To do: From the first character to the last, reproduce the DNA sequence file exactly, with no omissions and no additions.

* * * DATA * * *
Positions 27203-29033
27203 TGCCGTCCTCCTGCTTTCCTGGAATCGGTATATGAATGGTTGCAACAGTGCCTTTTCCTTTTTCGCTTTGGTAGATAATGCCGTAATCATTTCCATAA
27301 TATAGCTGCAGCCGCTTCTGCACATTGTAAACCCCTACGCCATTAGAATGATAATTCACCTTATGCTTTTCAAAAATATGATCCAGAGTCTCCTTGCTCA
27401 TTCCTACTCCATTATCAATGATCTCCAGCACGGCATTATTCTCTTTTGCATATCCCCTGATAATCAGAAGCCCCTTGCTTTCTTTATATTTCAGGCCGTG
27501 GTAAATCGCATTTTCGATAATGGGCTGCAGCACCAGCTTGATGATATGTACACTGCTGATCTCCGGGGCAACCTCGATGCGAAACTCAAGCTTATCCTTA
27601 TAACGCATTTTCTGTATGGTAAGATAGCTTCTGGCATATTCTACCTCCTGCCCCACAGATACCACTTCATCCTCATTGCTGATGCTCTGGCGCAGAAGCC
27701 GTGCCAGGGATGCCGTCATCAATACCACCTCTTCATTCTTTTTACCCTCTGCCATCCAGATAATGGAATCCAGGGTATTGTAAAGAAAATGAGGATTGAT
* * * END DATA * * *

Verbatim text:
Positions 27203-29033
27203 TGCCGTCCTCCTGCTTTCCTGGAATCGGTATATGAATGGTTGCAACAGTGCCTTTTCCTTTTTCGCTTTGGTAGATAATGCCGTAATCATTTCCATAA
27301 TATAGCTGCAGCCGCTTCTGCACATTGTAAACCCCTACGCCATTAGAATGATAATTCACCTTATGCTTTTCAAAAATATGATCCAGAGTCTCCTTGCTCA
27401 TTCCTACTCCATTATCAATGATCTCCAGCACGGCATTATTCTCTTTTGCATATCCCCTGATAATCAGAAGCCCCTTGCTTTCTTTATATTTCAGGCCGTG
27501 GTAAATCGCATTTTCGATAATGGGCTGCAGCACCAGCTTGATGATATGTACACTGCTGATCTCCGGGGCAACCTCGATGCGAAACTCAAGCTTATCCTTA
27601 TAACGCATTTTCTGTATGGTAAGATAGCTTCTGGCATATTCTACCTCCTGCCCCACAGATACCACTTCATCCTCATTGCTGATGCTCTGGCGCAGAAGCC
27701 GTGCCAGGGATGCCGTCATCAATACCACCTCTTCATTCTTTTTACCCTCTGCCATCCAGATAATGGAATCCAGGGTATTGTAAAGAAAATGAGGATTGAT